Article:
This is a strange situation, on the one hand there are signals that the content shouldn't be crawled or indexed, on the other, there is a signal that the webmaster wants the content promoted & recommended publicly. My recommendation would be to make sure that this sort of conflict does not arise and that you explicitly choose one or the other.
No, that's different. In a case like that, the webmaster is not explicitly signaling that they want the content to be promoted / recommended.
I hope that helps to clear things up! Is there anything we missed?
|Re: Google +1 button working on robots.txt blocked page||Christian Oliveira||10/6/11 12:58 PM|
Thanks for answering :)
Regarding your answers:
I get your point, but I feel it is not consistent (and so it's not good for the user) to show a +1 button (or a Facebook Like button, or a Tweet button) in some pages and not to do the same on others which are created the same way and have the exactly same structure (like the example of a listing ordered by price or alphabetically). Showing there one that applies to the whole site and one that applies to the listing is confusing too. So both solutions will confuse the users in my opinion.
I think you are not answering the question here :) I know I should avoid these cases, but I would like to know what the consequences could be. Sometimes there are limitations and the ideal situation cannot be achieved easily, so it's important to know the pros and cons of doing one thing or another.
So I've run a little test to see this in action: I created 5 URLs, with the following characteristics:
* One URL blocked in the robots.txt file and with a +1 button
* One URL blocked in the robots.txt file without a +1 button
* One URL with the <meta name="robots" content="noindex, nofollow" /> and a +1 button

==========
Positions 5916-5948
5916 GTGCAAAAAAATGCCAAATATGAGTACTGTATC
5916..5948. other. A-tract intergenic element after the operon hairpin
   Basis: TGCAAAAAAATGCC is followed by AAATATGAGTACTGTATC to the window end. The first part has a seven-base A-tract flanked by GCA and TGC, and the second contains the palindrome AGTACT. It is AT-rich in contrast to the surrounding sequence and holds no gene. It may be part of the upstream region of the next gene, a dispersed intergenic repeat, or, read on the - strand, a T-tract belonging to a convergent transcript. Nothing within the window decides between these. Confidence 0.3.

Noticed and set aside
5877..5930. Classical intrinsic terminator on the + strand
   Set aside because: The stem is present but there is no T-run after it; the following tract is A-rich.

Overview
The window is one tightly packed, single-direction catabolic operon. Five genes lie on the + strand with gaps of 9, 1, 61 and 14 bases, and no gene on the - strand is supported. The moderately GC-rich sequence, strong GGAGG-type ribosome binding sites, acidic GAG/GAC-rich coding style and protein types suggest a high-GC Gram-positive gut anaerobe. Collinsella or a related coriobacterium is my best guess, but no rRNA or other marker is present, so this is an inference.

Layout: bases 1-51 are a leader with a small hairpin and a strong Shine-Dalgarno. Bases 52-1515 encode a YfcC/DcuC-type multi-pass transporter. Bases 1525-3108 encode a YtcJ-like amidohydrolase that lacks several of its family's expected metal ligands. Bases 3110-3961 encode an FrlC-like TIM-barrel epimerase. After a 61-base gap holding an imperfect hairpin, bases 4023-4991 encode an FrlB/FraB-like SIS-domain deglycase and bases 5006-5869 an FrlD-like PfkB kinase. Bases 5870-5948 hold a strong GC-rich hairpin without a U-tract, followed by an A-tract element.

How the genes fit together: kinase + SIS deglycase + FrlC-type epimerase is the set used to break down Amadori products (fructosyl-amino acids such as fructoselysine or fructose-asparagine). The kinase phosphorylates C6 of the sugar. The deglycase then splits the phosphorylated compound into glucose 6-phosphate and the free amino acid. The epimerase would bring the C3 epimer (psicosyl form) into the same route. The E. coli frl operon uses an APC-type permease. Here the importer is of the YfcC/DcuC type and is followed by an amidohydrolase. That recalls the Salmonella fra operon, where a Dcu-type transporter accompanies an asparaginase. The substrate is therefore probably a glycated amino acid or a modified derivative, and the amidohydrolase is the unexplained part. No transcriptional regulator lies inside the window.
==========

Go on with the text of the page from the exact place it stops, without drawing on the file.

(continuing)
* One URL with the <meta name="robots" content="noindex, nofollow" />, a +1 button, and deleted manually in Webmasters Tools
* One non-blocked URL with a +1 button
All the URLs were linked from two other already indexed pages of the site and all of them received +1s (the second one received +1s through the Chrome Extension). This is what happened until now:
- The non-blocked URL is indexed as it should usually be.
- The URLs blocked by the robots.txt file were "inxeded" (only the title tag and the URL, as it usually happens when a URL blocked by a robots.txt gets linked from other sites), and omitted on the search results when doing a site: of the website where the URLs are hosted. No cache also.
- The URLs with the meta robots tag didn't get indexed.
All of them appear with a complete snippet in my Google+ Profile when I +1ed the URLs. The one that had no +1 button, appears even with the image and the content in my profile, so as I'm not including a +1 button in this URL, there are no signals that indicate Google I want that content to be promoted & recommended publicly.
So it seems (at least to me) the same behaviour (when indexing) I've seen until the time we had no +1 buttons. I can somehow understand that you don't obey the robots.txt when creating the snippet to show in the profiles of the users who +1 the URL, so you can show something "pretty there", but indexing the full content is another thing. Personally, I think that as in computer programming usually happens, the most restrictive rule applies, and the same should be done here .
Hope you can provide me with a clearer answer (if Google would by any reason index content blocked explicitly by webmasters) :)
Thank you very much for your time in advance!